Capital Celluloid 2022 — Day 234: Wed Aug 24

The Home and The World (Ray, 1984): BFI Southbank, NFT3, 8.20pm

This 35mm presentation (also being screened on August 21st) is part of the Satyajit Ray season at BFI Southbank (details here).

BFI review:
Ray turned to the work of Rabindranath Tagore one last time for this stately romantic drama, which could be read as a late-period companion piece to Charulata. The tension inherent in the film’s title finds expression in the relationship between the thoughtfully reserved Nikhil (Victor Banerjee) and his wife Bimala (Swatilekha Sengupta), whom he encourages to broaden her cultural and political horizons. His friend Sandip (Soumitra Chatterjee) is a charismatic nationalist into whose seductive orbit Bimala is steadily drawn. The central love triangle is the vehicle for Ray to explore the complexities of early-20th century history, forging a microcosm of India’s relationship with the west in the years following the Partition of Bengal. If the film’s political specificity can sometimes feel elusive, there are no such obstacles to embracing its high tragedy, or the ravishing textures of Soumendu Roy’s colour photography. Despite the similarities, shorn of the earlier film’s lyricism, The Home and the World is a much darker, psychologically impermeable work than Charulata, and perhaps the greatest of Ray’s later years.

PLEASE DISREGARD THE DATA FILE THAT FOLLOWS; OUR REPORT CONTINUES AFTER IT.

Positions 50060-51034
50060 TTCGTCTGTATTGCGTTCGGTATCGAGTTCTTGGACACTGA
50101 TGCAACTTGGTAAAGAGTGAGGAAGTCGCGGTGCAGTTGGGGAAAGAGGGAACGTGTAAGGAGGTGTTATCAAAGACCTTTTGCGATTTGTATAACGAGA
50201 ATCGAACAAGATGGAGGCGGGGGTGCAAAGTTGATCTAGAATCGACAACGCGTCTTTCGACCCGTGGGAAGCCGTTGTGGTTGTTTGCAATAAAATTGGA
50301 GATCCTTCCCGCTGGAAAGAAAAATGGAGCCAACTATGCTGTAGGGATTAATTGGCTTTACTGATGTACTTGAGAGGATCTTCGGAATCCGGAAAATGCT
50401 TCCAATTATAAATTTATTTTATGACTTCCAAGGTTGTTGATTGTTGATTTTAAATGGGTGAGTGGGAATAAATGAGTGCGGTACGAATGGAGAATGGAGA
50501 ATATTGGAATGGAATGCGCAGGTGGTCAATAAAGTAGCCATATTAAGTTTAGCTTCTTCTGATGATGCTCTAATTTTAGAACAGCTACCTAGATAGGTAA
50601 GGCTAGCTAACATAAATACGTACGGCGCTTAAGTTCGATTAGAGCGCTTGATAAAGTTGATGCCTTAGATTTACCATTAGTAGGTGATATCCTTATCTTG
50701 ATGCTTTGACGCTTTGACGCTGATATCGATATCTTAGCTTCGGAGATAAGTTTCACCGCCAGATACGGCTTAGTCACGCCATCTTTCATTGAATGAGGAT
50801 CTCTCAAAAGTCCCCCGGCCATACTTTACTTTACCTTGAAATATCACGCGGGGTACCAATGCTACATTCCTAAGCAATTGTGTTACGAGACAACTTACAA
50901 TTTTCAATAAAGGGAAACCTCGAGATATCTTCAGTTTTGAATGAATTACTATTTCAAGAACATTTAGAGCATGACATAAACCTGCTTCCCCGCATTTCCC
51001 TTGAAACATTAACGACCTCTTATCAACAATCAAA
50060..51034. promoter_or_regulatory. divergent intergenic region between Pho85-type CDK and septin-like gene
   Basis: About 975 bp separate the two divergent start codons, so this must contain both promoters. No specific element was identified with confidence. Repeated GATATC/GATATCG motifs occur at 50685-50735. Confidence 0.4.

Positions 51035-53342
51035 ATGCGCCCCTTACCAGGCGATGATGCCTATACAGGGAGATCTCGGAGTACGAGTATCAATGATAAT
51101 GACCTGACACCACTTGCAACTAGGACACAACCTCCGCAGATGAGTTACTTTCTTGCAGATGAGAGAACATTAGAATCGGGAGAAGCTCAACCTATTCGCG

Matthew Thrift

Here (and above) is the trailer.

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